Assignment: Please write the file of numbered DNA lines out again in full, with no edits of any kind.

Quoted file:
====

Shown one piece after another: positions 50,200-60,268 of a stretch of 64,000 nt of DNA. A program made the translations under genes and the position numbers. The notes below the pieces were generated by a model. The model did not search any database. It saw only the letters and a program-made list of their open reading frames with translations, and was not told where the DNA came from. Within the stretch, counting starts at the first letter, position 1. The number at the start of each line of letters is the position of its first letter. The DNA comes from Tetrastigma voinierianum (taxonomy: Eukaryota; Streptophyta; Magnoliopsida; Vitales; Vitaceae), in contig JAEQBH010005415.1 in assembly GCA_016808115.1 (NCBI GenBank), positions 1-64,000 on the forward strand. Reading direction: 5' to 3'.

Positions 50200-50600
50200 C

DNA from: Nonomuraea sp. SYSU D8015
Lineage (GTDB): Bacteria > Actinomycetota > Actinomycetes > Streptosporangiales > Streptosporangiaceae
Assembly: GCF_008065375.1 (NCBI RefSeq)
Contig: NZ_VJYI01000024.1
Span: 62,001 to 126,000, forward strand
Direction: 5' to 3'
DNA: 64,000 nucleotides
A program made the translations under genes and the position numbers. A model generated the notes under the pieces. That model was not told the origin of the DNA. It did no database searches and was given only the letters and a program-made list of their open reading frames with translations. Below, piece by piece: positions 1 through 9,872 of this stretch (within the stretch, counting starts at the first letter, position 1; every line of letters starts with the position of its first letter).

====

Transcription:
Shown one piece after another: positions 50,200-60,268 of a stretch of 64,000 nt of DNA. A program made the translations under genes and the position numbers. The notes below the pieces were generated by a model. The model did not search any database. It saw only the letters and a program-made list of their open reading frames with translations, and was not told where the DNA came from. Within the stretch, counting starts at the first letter, position 1. The number at the start of each line of letters is the position of its first letter. The DNA comes from Tetrastigma voinierianum (taxonomy: Eukaryota; Streptophyta; Magnoliopsida; Vitales; Vitaceae), in contig JAEQBH010005415.1 in assembly GCA_016808115.1 (NCBI GenBank), positions 1-64,000 on the forward strand. Reading direction: 5' to 3'.

Positions 50200-50600
50200 C

DNA from: Nonomuraea sp. SYSU D8015
Lineage (GTDB): Bacteria > Actinomycetota > Actinomycetes > Streptosporangiales > Streptosporangiaceae
Assembly: GCF_008065375.1 (NCBI RefSeq)
Contig: NZ_VJYI01000024.1
Span: 62,001 to 126,000, forward strand
Direction: 5' to 3'
DNA: 64,000 nucleotides
A program made the translations under genes and the position numbers. A model generated the notes under the pieces. That model was not told the origin of the DNA. It did no database searches and was given only the letters and a program-made list of their open reading frames with translations. Below, piece by piece: positions 1 through 9,872 of this stretch (within the stretch, counting starts at the first letter, position 1; every line of letters starts with the position of its first letter).